In addition, HensonFuerst is diligent in reviewing all the facts of each accident to see if the Wreck Complicators are part of the story. If so, we factor them into the way we seek justice and compensation for our clients.
If you or someone you know has been involved in a motor vehicle wreck and you would like to explore your legal options, please feel free to contact HensonFuerst anytime, day or night, at 1-800-4-LAWMED. Or visit our webpage for more information and an online consultation request (www.lawmed.com/AutoAccident/). Life Doesn’t Wait…call HensonFuerst today.
In North Carolina, it is illegal for anyone to text while driving, and for people under age 18 to use a cell phone while driving. Some experts believe that talking on a cell phone while driving should be illegal for everyone, including people who use hands-free devices.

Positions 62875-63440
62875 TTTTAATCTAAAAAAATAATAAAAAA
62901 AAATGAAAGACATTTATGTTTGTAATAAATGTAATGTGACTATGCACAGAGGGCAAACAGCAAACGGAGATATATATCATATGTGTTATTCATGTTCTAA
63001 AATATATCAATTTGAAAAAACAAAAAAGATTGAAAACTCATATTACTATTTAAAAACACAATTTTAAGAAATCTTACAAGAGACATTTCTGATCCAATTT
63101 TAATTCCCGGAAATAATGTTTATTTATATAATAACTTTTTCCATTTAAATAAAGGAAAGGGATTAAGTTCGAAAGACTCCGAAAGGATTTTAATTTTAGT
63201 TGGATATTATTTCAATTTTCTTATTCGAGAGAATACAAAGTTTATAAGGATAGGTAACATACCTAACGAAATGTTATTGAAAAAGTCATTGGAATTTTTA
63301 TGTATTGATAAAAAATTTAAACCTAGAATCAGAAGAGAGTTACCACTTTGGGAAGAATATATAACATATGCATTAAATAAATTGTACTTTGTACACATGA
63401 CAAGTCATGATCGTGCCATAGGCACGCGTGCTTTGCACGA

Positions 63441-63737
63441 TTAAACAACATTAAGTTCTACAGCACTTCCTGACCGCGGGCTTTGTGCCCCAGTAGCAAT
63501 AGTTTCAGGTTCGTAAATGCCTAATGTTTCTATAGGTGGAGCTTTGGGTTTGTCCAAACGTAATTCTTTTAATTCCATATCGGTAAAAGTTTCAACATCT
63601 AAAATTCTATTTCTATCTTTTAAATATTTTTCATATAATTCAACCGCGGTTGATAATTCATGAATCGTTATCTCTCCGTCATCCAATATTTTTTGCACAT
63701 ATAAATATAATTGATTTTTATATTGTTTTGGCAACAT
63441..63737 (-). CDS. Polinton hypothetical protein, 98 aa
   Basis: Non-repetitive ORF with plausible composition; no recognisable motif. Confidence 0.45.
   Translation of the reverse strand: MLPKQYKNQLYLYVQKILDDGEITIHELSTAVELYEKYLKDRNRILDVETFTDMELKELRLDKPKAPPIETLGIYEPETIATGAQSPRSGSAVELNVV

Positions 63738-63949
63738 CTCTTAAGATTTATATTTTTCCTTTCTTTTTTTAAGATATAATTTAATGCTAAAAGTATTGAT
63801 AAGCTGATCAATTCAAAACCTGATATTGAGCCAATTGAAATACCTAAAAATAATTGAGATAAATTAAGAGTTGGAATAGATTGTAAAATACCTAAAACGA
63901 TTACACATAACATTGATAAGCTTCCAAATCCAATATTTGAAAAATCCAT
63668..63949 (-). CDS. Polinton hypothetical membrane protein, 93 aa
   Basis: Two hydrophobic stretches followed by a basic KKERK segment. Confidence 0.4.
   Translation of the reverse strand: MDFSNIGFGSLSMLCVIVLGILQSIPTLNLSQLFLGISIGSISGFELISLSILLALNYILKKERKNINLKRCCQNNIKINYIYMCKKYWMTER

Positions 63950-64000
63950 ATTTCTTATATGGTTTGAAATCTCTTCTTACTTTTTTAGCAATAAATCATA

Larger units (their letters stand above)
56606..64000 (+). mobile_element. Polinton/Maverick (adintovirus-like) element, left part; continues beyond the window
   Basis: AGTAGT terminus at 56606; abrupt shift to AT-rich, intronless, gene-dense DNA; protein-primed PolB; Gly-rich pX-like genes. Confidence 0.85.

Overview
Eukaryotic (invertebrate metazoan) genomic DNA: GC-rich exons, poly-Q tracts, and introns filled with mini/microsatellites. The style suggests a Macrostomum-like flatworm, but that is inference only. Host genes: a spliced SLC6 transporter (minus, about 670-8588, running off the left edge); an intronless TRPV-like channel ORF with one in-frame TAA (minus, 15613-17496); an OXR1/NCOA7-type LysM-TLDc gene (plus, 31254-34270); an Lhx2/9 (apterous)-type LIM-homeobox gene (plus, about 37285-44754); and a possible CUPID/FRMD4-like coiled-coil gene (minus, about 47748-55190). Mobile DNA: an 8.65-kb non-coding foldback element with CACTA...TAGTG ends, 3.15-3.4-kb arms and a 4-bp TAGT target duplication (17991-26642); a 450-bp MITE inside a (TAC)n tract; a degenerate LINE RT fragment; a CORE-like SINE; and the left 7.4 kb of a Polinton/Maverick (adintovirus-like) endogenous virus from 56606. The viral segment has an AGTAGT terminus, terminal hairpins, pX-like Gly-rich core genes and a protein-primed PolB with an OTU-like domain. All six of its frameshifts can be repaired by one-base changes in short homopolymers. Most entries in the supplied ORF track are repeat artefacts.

That’s because talking alone–the act of participating in a conversation–is a major distraction. Studies have shown that people who talk while driving have a 4-times greater risk of getting in an accident–that’s about the same additional risk as drinking while driving.
Some people have suggested that video gamers might be better able to deal with the distractions of driving. After all, they are masters of multi-tasking: Many games require a player to talk on a headset, manipulate game controls, and pay attention to what’s happening on the screen. So maybe gamers would also be able to handle the similar tasks of talking on a phone, manipulating car controls, and paying attention to the road.
Nice idea, but it’s not true. Science has proved it.
According to an article in the News & Observer, researchers at Duke tested the hypothesis and published the results in the journal Attention, Perception, and Psychophysics.